Taranaki iwi-owned business' superfood smoothie drops launched nationwide

By Jessica Tyson

Shoppers across the motu are now able to enjoy one of New Zealand's most innovative new products, Kaitahi As One, whose award-winning range is launching into all New World stores this week.  

The South Taranaki iwi-owned enterprise beat 217 other entrants, coming away with the FoodStarter Small Suppliers award last year. It offers a range of frozen smoothie drops, packed full of traditional Māori ingredients. Buyers just add liquid and shake the drink before consuming it.

Kaitahi spokesperson Arohaina Owen, of Ngā Rauru, says the team came up with the idea through different wānanga across the rohe.

“It was about how do we create a business that is sustainable, that’s going to provide us with the ability to use our kai, and also ensure that we've got intergenerational wealth, not just financially, but in terms of education matauranga and looking after our babies.”

Kaitahi offers three different flavours of smoothie drops including Super Green Zinc, Triple Berry Project and Kiwi C Boost with traditional ingredients such as kumara and kawakawa.

“The uniqueness about it is we’re the only ones on the market doing it,” says Owen.

Kaitahi offers three different flavours of smoothie drops. Source: File

Many of the ingredients are planted at the Kii Tahi Nursery Site in Patea next to Te Wai o Turi Marae. The nursery employs Māori kaimahi from the rohe, including staff Jahn Graham, Lucretia Pokai and Shiran Maruera-Te Awhe.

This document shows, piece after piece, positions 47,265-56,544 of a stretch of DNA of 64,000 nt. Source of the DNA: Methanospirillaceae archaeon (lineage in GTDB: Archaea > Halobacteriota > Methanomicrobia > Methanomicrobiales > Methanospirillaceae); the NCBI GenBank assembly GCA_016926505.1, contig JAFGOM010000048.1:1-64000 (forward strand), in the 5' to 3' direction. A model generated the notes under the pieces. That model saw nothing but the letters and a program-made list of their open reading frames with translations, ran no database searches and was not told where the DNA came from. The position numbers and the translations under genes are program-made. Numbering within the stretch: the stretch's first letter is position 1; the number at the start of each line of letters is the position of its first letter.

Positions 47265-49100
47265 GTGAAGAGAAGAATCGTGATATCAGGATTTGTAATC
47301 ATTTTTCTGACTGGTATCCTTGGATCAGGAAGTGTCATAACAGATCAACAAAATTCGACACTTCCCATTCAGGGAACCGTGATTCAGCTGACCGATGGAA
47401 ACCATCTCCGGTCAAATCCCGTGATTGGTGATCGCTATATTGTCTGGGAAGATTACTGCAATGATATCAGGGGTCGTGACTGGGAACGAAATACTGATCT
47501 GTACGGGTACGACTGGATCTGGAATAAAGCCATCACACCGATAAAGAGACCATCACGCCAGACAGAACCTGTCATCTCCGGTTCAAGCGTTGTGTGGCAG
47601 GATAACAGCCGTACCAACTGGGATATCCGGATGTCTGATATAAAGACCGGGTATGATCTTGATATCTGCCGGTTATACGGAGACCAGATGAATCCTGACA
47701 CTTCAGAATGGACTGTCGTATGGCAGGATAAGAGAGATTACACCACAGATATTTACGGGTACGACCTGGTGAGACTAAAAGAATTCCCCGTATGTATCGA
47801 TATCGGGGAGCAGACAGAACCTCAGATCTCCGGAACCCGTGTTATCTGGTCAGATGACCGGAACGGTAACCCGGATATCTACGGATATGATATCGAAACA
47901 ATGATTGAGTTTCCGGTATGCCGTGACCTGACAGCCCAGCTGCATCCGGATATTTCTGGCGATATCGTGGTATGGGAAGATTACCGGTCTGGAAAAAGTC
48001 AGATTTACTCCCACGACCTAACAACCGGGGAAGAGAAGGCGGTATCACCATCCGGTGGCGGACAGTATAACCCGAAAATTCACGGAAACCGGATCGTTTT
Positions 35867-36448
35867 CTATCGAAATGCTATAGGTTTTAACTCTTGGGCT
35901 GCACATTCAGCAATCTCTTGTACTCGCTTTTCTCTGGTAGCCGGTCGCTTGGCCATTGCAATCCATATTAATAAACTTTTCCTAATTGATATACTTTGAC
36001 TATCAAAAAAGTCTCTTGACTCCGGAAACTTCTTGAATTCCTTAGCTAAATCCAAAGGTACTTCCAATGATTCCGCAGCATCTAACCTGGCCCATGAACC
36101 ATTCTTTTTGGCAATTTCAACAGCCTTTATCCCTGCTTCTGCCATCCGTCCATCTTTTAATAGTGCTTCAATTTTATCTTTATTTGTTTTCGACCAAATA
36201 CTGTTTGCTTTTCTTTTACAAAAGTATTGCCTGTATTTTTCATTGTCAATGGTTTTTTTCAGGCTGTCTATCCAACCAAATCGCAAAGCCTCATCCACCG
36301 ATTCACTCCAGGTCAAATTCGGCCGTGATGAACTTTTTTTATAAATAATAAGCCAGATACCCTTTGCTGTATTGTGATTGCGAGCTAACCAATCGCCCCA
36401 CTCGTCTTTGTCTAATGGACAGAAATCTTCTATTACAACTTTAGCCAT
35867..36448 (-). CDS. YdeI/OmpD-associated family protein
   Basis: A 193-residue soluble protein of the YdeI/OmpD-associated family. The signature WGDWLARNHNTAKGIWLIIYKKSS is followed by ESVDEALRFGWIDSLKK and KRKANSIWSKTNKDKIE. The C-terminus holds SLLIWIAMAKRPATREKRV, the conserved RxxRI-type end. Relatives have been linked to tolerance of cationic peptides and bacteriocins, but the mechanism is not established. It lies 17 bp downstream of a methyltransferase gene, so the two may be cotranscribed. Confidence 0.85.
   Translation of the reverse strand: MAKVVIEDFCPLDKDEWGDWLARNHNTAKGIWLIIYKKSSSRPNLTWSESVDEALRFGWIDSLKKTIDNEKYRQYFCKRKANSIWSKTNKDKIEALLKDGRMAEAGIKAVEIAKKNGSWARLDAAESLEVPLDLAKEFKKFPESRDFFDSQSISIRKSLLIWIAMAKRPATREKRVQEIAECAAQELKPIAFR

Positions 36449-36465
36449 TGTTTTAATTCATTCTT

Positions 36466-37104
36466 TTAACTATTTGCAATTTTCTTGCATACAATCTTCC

Graham says what he loves about his job most is working on his own marae alongside his whānau.

“I like to plant native plants because I do it as a passion. It reminds me of my grandmother to tell you the truth,” says Graham.

Pokai says, “Working for a Māori organisation that produces native plants that gets supplied all over the country - it’s an awesome feat really.”

Owen says providing employment opportunities for her iwi is a major benefit of her successful business.

“Knowing that we are really here living and breathing what we’re committing to and that’s our people.”

Owen says Kaitahi plans to go global one day but only if they ensure they will be looking after Māori species.

“You think about kawakawa for example. It’s very common and everyone's vibing with it but you look at it being exported and what is actually being exported right and into what countries. So there’s a lot of things that we’ve got to consider from a commercial perspective, an ao Māori perspective and a regulation perspective before we make that decision.”